In Volkswagen, the Fifth Circuit considered the role that the plaintiff's choice of venue plays when considering transfer under § 1404(a) is less demanding than the heavy burden the movant bears under the doctrine of forum non conveniens. Id. at 314, and fn. 10. Under § 1404(a), if a defendant shows that the venue to which transfer is sought is clearly more convenient than the venue chosen by the plaintiff, the district court should transfer the action. Id. at 315. The Volkswagen Court cautioned the district court against "giving inordinate weight to the plaintiff's choice of venue." Id. at 314-15. Where the plaintiff is a nonresident of the chosen venue, or the operative facts underlying the plaintiff's action did not occur there, the plaintiff's choice should not be accorded substantial deference. Apparel Production Servs., Inc. v. Transportes De Carga Fema, S.A. de C.V., 546 F.Supp.2d 451, 453 (S.D. TX 2008). While it is true that Plaintiff's choice of forum and venue are to be given deference, this deference can be overcome when the private and public interest factors clearly point toward trial in the alternative forum. Piper Aircraft Co. v. Reyno, 454 U.S. 235, 255 (1981); In re Volkswagen, 545 F.3d at 315, fn. 2.
In considering a motion to transfer, the private interest factors to be considered are: (1) the relative ease of access to sources of proof; (2) the availability of compulsory process to secure the attendance of witnesses; (3) the cost of attendance for willing witnesses; and (4) all other practical problems that make trial of a case easy, expeditious, and inexpensive. In re Volkswagen, 545 F.3d at 315. The public interest factors to be considered are (1) the administrative difficulties flowing from court congestion, (2) the local interest in having localized interest decided at home; (3) the familiarity of the forum with the law that will govern the case; and (4) the avoidance of unnecessary problems of conflict of laws or in the application of foreign law. Id.
A. Private Interest Factors
1. Relative Ease of Access to Proof
When examining this factor, Volkswagen rejected the notion that document copying and storage technology rendered the factor of relative ease of access to proof unimportant. Id. at 316. The Court noted that the documents and physical evidence relating to the accident were located in Dallas, as was the accident site itself, and held that this factor favored transfer. Id.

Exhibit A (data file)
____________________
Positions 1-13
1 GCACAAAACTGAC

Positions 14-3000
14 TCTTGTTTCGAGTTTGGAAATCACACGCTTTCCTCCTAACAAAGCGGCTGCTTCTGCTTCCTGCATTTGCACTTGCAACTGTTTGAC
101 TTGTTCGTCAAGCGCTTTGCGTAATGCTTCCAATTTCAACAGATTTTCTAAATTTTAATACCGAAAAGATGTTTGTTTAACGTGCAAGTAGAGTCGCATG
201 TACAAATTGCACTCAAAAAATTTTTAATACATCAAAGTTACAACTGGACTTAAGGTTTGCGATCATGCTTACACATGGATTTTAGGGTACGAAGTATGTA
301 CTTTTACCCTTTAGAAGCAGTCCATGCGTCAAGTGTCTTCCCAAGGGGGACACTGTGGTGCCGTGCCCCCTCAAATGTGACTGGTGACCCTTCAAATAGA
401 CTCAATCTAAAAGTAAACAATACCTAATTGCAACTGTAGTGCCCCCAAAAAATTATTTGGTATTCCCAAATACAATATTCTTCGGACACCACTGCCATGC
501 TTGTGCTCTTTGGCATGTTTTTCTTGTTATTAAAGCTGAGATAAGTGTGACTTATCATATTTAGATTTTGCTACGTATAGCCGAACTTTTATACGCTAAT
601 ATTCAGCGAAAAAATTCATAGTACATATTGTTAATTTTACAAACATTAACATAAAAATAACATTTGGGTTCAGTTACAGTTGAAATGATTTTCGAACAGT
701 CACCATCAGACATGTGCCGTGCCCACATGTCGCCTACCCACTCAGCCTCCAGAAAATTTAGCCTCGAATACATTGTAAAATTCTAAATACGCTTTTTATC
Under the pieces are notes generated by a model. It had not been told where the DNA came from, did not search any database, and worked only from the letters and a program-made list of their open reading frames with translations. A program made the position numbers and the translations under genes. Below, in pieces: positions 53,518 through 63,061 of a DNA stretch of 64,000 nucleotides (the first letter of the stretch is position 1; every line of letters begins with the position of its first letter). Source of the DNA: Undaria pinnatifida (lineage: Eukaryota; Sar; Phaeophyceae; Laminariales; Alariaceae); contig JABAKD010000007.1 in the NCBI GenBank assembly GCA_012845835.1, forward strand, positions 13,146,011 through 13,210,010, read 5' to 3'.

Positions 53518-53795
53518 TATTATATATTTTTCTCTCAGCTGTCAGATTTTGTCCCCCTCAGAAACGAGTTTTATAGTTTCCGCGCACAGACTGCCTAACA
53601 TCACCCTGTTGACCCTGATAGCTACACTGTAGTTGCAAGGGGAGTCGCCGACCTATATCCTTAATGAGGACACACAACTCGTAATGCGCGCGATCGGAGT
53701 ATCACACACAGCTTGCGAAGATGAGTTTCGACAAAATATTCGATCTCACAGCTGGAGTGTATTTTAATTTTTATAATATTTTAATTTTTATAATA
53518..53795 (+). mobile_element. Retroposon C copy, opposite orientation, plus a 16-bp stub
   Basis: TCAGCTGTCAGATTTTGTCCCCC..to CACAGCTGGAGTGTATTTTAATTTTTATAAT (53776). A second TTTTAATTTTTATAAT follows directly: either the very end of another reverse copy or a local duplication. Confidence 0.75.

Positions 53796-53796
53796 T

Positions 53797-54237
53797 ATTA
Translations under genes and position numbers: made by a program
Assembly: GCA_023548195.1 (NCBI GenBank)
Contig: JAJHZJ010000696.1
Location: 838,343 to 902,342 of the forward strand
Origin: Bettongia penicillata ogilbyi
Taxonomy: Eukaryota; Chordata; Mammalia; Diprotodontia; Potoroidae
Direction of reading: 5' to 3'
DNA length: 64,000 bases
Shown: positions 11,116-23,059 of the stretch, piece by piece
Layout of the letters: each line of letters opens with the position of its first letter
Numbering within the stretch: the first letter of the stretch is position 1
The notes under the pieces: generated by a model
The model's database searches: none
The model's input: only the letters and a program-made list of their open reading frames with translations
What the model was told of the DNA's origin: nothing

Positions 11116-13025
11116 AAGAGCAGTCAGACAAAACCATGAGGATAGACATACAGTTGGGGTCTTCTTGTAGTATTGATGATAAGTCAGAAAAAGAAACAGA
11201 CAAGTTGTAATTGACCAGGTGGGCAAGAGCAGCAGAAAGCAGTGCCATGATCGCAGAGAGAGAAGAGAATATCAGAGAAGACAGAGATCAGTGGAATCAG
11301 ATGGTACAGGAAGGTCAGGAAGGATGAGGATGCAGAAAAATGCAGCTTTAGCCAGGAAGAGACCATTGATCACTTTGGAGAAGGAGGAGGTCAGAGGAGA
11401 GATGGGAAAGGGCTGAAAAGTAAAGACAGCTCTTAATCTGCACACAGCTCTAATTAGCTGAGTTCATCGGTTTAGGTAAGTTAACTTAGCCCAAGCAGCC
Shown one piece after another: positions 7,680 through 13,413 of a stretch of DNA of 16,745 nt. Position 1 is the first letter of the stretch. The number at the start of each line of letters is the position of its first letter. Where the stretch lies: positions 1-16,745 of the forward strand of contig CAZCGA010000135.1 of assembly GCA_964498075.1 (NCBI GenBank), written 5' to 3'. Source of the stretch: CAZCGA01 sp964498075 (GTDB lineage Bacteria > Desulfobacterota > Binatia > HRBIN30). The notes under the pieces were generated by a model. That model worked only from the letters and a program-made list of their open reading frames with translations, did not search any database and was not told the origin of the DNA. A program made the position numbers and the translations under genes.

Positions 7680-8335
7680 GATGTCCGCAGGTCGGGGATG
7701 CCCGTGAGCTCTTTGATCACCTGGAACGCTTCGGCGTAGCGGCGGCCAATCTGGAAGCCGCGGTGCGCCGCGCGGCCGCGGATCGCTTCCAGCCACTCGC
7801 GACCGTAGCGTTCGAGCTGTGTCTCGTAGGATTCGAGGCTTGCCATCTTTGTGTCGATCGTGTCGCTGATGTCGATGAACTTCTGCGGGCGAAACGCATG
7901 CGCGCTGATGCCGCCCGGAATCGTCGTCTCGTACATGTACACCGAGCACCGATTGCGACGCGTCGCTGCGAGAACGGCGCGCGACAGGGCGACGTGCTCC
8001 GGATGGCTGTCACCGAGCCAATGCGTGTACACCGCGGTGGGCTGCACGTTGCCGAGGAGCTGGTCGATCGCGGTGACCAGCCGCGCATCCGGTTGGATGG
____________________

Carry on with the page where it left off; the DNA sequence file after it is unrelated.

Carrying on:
In the present case, the physical evidence-the crane and plant-are located in La Porte, Texas. Further, there is no evidence to show that any records relevant to the Plaintiff's accident would be in the Middle District of Louisiana. Therefore, this factor favors transfer of venue.
2. Availability of Compulsory Process to Secure the Attendance of Witnesses
In Volkswagen, the court stated that non-party witnesses located where the accident occurred would be outside the chosen venue's subpoena power for depositions, and any trial subpoenas requiring witnesses to travel more than 100 miles would be subject to being quashed under Rule 45 of the Federal Rules of Civil Procedure. Volkswagen, 545 F.3d at 316. Volkswagen also considered the fact that a proper venue existed where subpoena power could be exercised existed. 545 F.3d at 316.
In the present case, Plaintiff was injured at the DuPont facility in LaPorte, Texas. Potential witnesses to this accident presumably live and work in the LaPorte, Texas area, which is 254 miles from the Middle District of Louisiana and well outside of the subpoena power of this Court. A proper venue in which subpoena power can be exercised exists in the Southern District of Texas. This factor favors transfer to that Court.
3. Cost of Attendance for Willing Witnesses
In Volkswagen, the Court referenced the "100-mile threshold" under which the court considers the inconvenience to witnesses to increase in direct relationship to additional distance when the venue chosen by the plaintiff and the proposed venue under § 1404(a) are more than 100 miles apart. Id. at 317. The Fifth Circuit stated that it is "an obvious conclusion that it is more convenient for witnesses to testify at home, " and that "[w]itnesses not only suffer monetary costs, but also the personal costs associated with being away from work, family, and community." Id.